Monday, September 27, 2010

Obama, Quizzed on Private Schooling, Is Blunt

This is from

Obama, Quizzed on Private Schooling, Is Blunt
President Obama offered a bleak assessment of the schools in the
nation’s capital, saying his daughters could not get the same
education in a D.C. public school that they are getting at Sidwell Friends, the elite
private school they attend.

The president did not use the issue of security for his two daughters
as an excuse for his decision to put them in private schools. Rather,
he said, Sidwell Friends offers a better education.

“I’ll be blunt with you. The answer is no right now,” Mr. Obama said
during a half-hour interview about education on NBC’s “Today Show.” He
added that there were some “great” schools in the city, but that the
system over all was struggling.

“Given my position, if I wanted to find a great public school for
Malia and Sasha to be in, we could probably maneuver to do it,” Mr.
Obama said. “But the broader problem is for a mom or a dad who are
working hard but don’t have a bunch of connections.”

During the interview, the president also endorsed a longer school
year, saying that would “make sense” but would cost money. He said he
wants to work with teacher unions to reform schools and to honor the
profession. But he said teacher unions must be willing to acknowledge
the shortcomings of their members.

“You can’t defend a status quo in which a third of our kids are
dropping out,” Mr. Obama said, noting that some schools have high
failure rates. “In those schools, you have got to have radical change.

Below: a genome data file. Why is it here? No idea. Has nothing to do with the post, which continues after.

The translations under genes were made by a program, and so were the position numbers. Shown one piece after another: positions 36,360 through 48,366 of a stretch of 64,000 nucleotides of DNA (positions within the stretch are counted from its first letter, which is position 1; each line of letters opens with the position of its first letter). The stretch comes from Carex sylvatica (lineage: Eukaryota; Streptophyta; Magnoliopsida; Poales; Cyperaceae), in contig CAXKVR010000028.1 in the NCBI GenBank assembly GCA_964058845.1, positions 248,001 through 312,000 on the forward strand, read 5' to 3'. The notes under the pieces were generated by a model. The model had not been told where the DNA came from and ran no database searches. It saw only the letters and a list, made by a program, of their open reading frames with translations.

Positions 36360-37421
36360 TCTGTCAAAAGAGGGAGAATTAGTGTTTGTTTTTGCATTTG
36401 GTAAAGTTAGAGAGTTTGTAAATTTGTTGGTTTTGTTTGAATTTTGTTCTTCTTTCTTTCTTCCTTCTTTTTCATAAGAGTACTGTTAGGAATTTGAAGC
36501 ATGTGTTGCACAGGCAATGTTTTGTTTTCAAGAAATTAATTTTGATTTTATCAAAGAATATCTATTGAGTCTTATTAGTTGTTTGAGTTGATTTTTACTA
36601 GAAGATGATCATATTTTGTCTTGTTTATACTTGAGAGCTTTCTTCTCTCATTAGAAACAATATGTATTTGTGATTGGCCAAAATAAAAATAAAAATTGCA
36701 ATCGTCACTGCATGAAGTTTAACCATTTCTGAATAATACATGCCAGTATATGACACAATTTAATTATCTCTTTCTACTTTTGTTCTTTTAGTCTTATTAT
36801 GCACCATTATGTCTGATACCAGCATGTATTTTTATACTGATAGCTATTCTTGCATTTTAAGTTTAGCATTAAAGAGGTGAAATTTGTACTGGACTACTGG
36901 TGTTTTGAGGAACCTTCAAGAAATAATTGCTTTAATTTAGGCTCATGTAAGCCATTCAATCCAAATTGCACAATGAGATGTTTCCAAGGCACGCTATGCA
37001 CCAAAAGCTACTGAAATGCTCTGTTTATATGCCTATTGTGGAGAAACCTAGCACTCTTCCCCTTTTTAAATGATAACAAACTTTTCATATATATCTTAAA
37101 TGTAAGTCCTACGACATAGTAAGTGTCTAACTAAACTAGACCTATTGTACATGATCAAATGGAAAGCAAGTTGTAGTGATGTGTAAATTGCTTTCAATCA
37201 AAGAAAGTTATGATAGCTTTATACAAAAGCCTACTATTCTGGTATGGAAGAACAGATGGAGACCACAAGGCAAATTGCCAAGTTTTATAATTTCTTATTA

And radical change is something that is in the interests of the
students. And ultimately in the interests of the teachers.”

Mr. Obama said the coming documentary about schools, “Waiting for
Superman,” offers a “heartbreaking” image of students in a charter
school lottery, whose futures depend “on the bounce of a ball.”

In answer to a question about responsibility, Mr. Obama said part of
the blame lies with parents.

“If the kid’s coming home from school and the parents aren’t checking
to see if the kids are doing homework or watching TV, that’s going to
be a problem,” he said, adding that “at some point you have to say,
your job right now is to learn.”

The president defended his administration’s “Race to the Top” program,
in which states compete for a share of $4 billion in extra education
money by embracing school reform. He called it the “most powerful tool
for reform in decades.”

But he said that other school funding that is distributed to all
states according to a formula was also important so poor schools and
school districts continue to receive federal funds.

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